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Drone Killings Debated at Fordham Law

Contact: Patrick Verel
(212) 636-7790
verel@fordham.edu


William M. Treanor, Martin S. Flaherty and Jack Goldsmith
Photo by Zach Hetrick
Two constitutional law experts squared off in front of a packed auditorium at Fordham School of Law on Sept. 24 to debate a topic so sensitive, much about it is still unknown: The killing of terrorists by remotely controlled drones.

“Executive Power and Civil Liberties: Debating Obama’s Targeted Killing Program,” pitted against each other Martin S. Flaherty, Leitner Family Professor of International Human Rights Law and founding co-director of the Leitner Center for International Law and Justice, and Jack Goldsmith, Henry L. Shattuck Professor of Law at Harvard Law School.

Goldsmith, who was also a former assistant attorney general at the Office of Legal Counsel and former special counsel to the Department of Defense, lead off the with a defense of drone strikes, which are estimated to have happened 320 times in the last five years, mostly in Pakistan but also in Somalia, Yemen, and Afghanistan.

U.S. and international law justifies killing individuals when they’re not on a “hot battlefield,” for reasons of self-defense, and if the country where they reside is unable or unwilling to detain them. The newest generation of drones allows for a greater emphasis on the targeting of individuals, cutting down on civilian casualties.

“We can use ICBMS, we can put troops on the ground who can shoot at the individuals, or we can use the drone technologies that are becoming increasingly prevalent, said Goldsmith. “I believe that the use of drones and the focus on individuation should be seen as a humanitarian victory, and not something that we should be upset about.

“Once you acknowledge that we’re engaged in war with non state terrorists groups, targeted killing, especially with drone technologies, is the most humanitarian, cost effective means of dealing with the threat.”

While Flaherty did not dispute the usefulness of drones in the fight against terrorism, he questioned whether it is prudent to allow the executive branch exclusive discretion over them. Normally, when the government wants to conduct surveillance or have someone detained, it has to work with the courts, he said.

The drone program, on the other hand, is swathed in secrecy and “does not exist” according to the federal government; the only reason the public knows about the casualties it has generated is because of the work of journalists and activists. Therefore, it’s impossible to know whether care is being taken to only target terrorists or how many civilians have been killed, he said.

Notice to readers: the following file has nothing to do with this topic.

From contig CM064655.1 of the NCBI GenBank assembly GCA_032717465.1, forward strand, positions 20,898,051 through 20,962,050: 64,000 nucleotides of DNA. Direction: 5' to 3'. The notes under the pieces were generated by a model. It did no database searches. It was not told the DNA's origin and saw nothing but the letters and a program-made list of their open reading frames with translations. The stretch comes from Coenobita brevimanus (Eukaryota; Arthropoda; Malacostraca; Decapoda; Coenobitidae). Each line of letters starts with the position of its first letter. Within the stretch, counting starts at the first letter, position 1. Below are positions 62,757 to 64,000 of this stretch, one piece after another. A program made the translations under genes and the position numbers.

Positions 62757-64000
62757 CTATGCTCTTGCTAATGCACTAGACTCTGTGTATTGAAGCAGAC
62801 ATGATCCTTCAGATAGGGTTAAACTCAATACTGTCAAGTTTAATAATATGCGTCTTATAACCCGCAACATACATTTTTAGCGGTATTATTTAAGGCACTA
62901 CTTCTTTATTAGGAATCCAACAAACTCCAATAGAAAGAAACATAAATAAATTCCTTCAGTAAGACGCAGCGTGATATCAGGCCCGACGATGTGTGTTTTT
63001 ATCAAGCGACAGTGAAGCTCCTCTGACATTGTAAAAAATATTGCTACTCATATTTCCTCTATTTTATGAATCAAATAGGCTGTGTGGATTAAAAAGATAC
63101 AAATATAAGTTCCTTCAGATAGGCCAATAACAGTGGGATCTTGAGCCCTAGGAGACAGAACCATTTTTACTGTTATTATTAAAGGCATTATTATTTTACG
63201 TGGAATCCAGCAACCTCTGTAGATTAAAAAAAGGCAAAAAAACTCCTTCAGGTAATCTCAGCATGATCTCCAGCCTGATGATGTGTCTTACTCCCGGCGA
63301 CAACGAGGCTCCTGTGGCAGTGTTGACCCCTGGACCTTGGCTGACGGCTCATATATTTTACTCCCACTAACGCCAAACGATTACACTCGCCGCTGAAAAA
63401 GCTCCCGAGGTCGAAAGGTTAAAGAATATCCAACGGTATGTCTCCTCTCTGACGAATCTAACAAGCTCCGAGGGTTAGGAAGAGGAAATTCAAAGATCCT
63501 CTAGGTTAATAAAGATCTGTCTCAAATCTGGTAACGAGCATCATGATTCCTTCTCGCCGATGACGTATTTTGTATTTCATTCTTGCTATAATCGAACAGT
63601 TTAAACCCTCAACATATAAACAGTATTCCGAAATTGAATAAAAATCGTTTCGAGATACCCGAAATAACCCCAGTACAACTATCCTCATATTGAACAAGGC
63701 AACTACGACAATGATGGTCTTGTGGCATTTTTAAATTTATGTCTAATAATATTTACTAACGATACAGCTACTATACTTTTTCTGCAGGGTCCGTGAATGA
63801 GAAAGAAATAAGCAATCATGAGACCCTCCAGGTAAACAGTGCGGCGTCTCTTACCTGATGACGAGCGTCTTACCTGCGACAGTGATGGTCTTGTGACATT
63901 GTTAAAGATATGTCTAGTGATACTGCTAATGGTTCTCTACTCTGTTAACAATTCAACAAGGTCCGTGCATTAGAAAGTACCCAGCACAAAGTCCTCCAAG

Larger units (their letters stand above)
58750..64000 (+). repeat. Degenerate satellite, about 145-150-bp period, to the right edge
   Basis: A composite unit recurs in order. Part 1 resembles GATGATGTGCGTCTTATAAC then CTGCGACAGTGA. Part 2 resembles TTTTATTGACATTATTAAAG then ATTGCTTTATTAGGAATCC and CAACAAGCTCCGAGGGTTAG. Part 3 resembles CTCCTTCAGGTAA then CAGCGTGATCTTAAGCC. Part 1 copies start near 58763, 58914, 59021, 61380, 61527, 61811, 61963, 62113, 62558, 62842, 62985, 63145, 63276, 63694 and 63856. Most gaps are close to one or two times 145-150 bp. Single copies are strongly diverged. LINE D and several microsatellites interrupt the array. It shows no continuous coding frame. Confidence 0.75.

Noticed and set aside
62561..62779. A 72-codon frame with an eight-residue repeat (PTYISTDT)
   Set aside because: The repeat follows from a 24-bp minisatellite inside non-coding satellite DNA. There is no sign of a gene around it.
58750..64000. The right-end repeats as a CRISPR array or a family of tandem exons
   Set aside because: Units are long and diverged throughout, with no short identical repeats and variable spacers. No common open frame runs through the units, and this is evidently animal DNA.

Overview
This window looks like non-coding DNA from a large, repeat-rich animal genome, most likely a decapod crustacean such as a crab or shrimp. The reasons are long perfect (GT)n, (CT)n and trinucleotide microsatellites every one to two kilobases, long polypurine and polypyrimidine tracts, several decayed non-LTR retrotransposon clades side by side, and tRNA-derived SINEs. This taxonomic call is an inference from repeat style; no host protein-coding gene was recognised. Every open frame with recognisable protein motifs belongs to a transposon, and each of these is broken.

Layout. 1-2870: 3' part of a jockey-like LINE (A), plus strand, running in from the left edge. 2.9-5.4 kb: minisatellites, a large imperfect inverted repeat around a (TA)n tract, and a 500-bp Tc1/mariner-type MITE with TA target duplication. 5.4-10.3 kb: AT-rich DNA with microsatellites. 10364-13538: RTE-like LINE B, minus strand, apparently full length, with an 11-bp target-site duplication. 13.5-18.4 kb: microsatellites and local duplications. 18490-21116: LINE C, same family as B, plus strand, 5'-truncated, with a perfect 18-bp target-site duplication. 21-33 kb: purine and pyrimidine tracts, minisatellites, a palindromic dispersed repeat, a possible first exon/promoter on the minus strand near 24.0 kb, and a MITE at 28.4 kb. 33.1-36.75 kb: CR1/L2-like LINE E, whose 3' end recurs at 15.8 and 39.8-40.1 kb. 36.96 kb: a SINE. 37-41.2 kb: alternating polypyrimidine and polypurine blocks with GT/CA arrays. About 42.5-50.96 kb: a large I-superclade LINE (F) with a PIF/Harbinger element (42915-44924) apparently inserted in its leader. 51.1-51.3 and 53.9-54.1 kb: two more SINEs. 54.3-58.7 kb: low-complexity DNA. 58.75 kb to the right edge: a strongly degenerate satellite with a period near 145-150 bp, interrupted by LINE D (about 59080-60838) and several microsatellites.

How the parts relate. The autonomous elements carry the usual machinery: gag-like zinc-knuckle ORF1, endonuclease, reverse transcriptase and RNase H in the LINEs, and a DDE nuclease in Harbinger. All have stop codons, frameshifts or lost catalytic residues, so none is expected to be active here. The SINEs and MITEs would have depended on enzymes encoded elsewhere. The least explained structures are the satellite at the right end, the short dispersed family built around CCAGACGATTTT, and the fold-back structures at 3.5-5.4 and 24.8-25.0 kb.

“We don’t know enough of the facts to base policy decisions,” said Flaherty. “We don’t know enough to make intelligent decisions about the balance between security payoff and violation of individual’s rights, as well as the back fire.”
Flaherty noted that the Times Square bomber said one of his inspirations was the fact that there was an alleged drone attack that killed 20 civilians in Pakistan and Afghanistan.

“If that’s what motivated him, that’s going to be the tradeoff,” Flaherty said.

The panel, which took place at the McNally Amphitheatre, was introduced by Fordham Law School Dean Michael M. Martin.
Photo by Zach Hetrick
Both Flaherty and Goldsmith agreed that President Obama is taking seriously the responsibility of when and if to target and kill foreigners overseas, or—in the case of the September 2011 killing of Anwar al-Awlaki in Yemen—an American citizen.
At the end of the day, what makes people squeamish is the notion of allowing one person to decide who lives and who dies, Goldsmith said.

“That’s really what the targeting issue puts on the table, and we have to face that. This is something commanders in the field have to do all the time with a lot less deliberation, a lot less intelligence, a lot less foresight, and a lot less legal input,” he said.

Flaherty cautioned, however, that future administrations might not be so cautious. He cited Israel as an example of how the courts could be included in the process.

“The Israeli Supreme Court said ‘Look, we defer to the executive when it comes to specific targeting decisions; that’s their expertise. But our expertise is interpreting the law and making sure that actual operations comport with it,’” he said.
“If Israel can fight terrorism with judicial scrutiny, I think the United States can as well.”

William M. Treanor, executive vice president and dean of the Law Center, professor of law at Georgetown University, and former dean of Fordham Law School, moderated the evening, which was sponsored by Peggy Hill, LAW ’64.

Founded in 1841, Fordham is the Jesuit University of New York, offering exceptional education distinguished by the Jesuit tradition to more than 15,100 students in its four undergraduate colleges and its six graduate and professional schools. It has residential campuses in the Bronx and Manhattan, a campus in West Harrison, N.Y., the Louis Calder Center Biological Field Station in Armonk, N.Y., and the London Centre at Heythrop College in the United Kingdom.
09/12

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